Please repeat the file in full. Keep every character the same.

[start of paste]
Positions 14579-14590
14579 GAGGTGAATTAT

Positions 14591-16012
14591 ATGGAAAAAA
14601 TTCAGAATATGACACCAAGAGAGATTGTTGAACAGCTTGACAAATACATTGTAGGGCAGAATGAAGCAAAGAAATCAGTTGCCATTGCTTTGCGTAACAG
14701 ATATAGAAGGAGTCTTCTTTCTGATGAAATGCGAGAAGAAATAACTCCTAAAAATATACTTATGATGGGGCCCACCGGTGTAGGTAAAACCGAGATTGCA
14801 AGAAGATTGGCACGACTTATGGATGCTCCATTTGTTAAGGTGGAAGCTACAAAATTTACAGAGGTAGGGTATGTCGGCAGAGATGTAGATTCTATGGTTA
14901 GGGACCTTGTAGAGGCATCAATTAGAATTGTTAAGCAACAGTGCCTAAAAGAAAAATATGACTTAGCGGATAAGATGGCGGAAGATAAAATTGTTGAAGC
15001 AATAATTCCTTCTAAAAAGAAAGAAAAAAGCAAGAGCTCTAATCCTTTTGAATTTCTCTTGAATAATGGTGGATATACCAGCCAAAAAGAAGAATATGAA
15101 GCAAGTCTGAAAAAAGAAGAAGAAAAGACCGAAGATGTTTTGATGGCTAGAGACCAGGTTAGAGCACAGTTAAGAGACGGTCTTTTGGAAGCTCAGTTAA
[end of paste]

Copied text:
Positions 14579-14590
14579 GAGGTGAATTAT

Positions 14591-16012
14591 ATGGAAAAAA
14601 TTCAGAATATGACACCAAGAGAGATTGTTGAACAGCTTGACAAATACATTGTAGGGCAGAATGAAGCAAAGAAATCAGTTGCCATTGCTTTGCGTAACAG
14701 ATATAGAAGGAGTCTTCTTTCTGATGAAATGCGAGAAGAAATAACTCCTAAAAATATACTTATGATGGGGCCCACCGGTGTAGGTAAAACCGAGATTGCA
14801 AGAAGATTGGCACGACTTATGGATGCTCCATTTGTTAAGGTGGAAGCTACAAAATTTACAGAGGTAGGGTATGTCGGCAGAGATGTAGATTCTATGGTTA
14901 GGGACCTTGTAGAGGCATCAATTAGAATTGTTAAGCAACAGTGCCTAAAAGAAAAATATGACTTAGCGGATAAGATGGCGGAAGATAAAATTGTTGAAGC
15001 AATAATTCCTTCTAAAAAGAAAGAAAAAAGCAAGAGCTCTAATCCTTTTGAATTTCTCTTGAATAATGGTGGATATACCAGCCAAAAAGAAGAATATGAA
15101 GCAAGTCTGAAAAAAGAAGAAGAAAAGACCGAAGATGTTTTGATGGCTAGAGACCAGGTTAGAGCACAGTTAAGAGACGGTCTTTTGGAAGCTCAGTTAA